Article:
The Czech daily E15 has reported that a Czech company, LOM, owned by the Defence Ministry, will likely upgrade and overhaul between 50 and 60 transport helicopters for NATO and the European Union. The daily cited company head Jindřich Ploch as saying the order would be the biggest since the Czechs joined NATO and the EU. The helicopters are needed for both military and humanitarian missions in areas in southern Europe, Africa, as well as for missions in Afghanistan. Ten other companies could also take part in the project, the daily wrote.
The Czech FA on Saturday is to agree on a new leadership, including a new chairman, with former player and international football coach Ivan Hašek listed as the favourite for the post. He is rivalled only by Luděk Vinš, the owner of Viktoria Žižkov, for the job. Both candidates are seen as able to bring needed changes to the FA, including an increase in funds in different sectors, as well as improved publicity and improved management regarding the national team. Mr Vinš announced his interest in the post well in advance, Mr Hašek only later, due to a coaching job in the United Arab Emirates.
The death toll from flash floods in parts of the Czech Republic has risen to 12: one person in southern Bohemia lost their life on Thursday and another in Moravia after she was unable to receive medical aid. 11 people have died in central and northern Moravia alone since flash floods first hit earlier this week. The highest flood alert levels in the region have since been lowered with water levels now mostly falling. Many residents have been staying at emergency shelters since roads, gas and electricity supplies were damaged. 11 remain in hospital. On Thursday the government offered to send 1,000 soldiers to help with clean up operations, with the authorities releasing hundreds of millions of crowns in emergency aid.
An opinion poll conducted by the STEM agency has suggested that President Václav Klaus’ approval rating has fallen to its lowest since 2003. 55 percent of respondents expressed trust in the president, down some 15 percent since the beginning of the year. By comparison, the country’s interim Prime Minister Jan Fischer fared better, enjoying a rating of 61 percent. According the STEM, the drop in the president’s popularity could be related to his refusal to sign the Lisbon treaty after the document was approved by the Czech parliament.
In related news, the Czech Ambassador to Moscow Miroslav Kostelka has taken issue with a statement which Social Democrat leader Jiří Paroubek made in an interview he gave a Moscow radio station while in Russia. In the interview, Mr Paroubek maintained that ties between Russia and the Czech Republic had worsened significantly over the last three years, when the Czech Republic was led by the former centre-right government. The Czech ambassador said he disagreed with the statement, suggesting that although there had been some wrinkles at the political level, ties between the two countries overall remained very good.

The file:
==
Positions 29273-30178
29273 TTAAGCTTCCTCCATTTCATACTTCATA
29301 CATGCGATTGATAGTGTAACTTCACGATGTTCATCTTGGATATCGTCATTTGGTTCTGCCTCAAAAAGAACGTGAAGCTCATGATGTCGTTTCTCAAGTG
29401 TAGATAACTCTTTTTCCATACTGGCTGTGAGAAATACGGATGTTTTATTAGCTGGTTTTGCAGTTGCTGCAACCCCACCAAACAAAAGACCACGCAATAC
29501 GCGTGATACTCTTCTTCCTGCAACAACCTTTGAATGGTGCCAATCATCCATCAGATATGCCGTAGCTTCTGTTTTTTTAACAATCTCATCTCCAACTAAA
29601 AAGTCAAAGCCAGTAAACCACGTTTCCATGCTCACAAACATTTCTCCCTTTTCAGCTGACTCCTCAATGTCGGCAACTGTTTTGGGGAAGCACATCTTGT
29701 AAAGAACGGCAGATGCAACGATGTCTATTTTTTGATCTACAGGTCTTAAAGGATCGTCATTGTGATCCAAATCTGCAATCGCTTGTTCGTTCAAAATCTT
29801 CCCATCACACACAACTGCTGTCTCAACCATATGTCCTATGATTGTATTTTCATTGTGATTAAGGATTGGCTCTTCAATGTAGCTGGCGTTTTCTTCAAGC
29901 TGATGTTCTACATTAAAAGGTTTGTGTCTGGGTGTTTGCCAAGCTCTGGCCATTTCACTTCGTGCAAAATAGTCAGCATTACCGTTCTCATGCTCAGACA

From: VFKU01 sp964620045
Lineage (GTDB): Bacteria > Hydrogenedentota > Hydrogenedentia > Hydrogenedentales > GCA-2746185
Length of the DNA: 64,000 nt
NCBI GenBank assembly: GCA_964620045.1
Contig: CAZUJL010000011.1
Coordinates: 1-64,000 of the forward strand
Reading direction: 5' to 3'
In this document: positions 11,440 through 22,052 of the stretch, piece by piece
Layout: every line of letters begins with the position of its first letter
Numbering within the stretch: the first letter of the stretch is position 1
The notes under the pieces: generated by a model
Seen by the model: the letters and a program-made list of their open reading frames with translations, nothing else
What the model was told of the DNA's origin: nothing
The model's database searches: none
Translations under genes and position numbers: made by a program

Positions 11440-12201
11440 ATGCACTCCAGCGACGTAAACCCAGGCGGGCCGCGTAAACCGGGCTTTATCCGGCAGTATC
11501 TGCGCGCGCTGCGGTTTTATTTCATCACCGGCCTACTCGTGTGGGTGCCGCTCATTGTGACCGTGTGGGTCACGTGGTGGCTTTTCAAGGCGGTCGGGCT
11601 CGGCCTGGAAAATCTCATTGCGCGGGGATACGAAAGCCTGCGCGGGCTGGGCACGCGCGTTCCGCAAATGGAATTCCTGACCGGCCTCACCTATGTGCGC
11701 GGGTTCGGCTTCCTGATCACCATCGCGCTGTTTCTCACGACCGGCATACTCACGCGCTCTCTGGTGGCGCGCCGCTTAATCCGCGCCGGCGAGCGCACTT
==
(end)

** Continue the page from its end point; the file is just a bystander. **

Czech tennis player Radek Štepánek has advanced to the third round at Wimbledon after winning a difficult five-setter against Italian Potito Starace. The score was 6:4, 4:6, 6:2, 4:6, 6:3. Tomáš Berdych also made it through to the third round after defeating France’s Paul-Henri Mathieu in straight sets.
Unknown assailants made off with more than 8 million crowns in cash on Friday after holding up a security truck in the Czech capital. According to reports, the robbery took place before noon, after security company employees had picked up the funds at a Prague post office. One of security men was slightly injured in the incident and had to be taken to hospital. The thieves escaped in a car which was later found by a nearby forest. The vehicle had been set alight in an apparent attempt to destroy evidence.
The leader of the Social Democratic Party, Jiří Paroubek, has invited Russian Prime Minister Vladimir Putin to visit the Czech Republic if his party (the second-strongest in parliament) wins the early election in October and he is named prime minister. He made the statement in Prague on Friday, a day after taking part in a political convention in Moscow, during which he spoke with Mr Putin. The Social Democrat leader called the potential visit by the Russian prime minister “logical” given the increase in trade between Russia and the Czech Republic. The visit would be Mr Putin’s first as prime minister, although he visited as Russia’s president more than three years ago.
Some of the Czech Republic’s top musicians and music critics have been reacting to news of the death of American pop star Michael Jackson - many recalling the star’s sole performance in Prague 13 years ago. The singer performed to 120,000 fans at Prague’s Letna plain in 1996 – the second biggest-ever concert in Czech history. Like their counterparts abroad, members of the Czech music scene said the late star had had an enormous influence on popular music. Czech musician Ondřej Hejma called Jackson’s death “a huge loss”, not least because the singer had planned a major comeback. Michael Jackson was 50 years old.
Czech women on average earn almost a quarter less than men, according to the results of a survey released by management recruitment company Anderson Willinger. It found that Czech women’s average wages were 23.6 percent lower. This is slightly better than the worst placed country – Austria – where the difference was 25.5 percent. The company said the difference was in part caused by the fact that in some countries wage differences between men and women are clearly defined as illegal. Also women tend to switch jobs less than men and often prefer that their working day does not exceed eight hours, it added.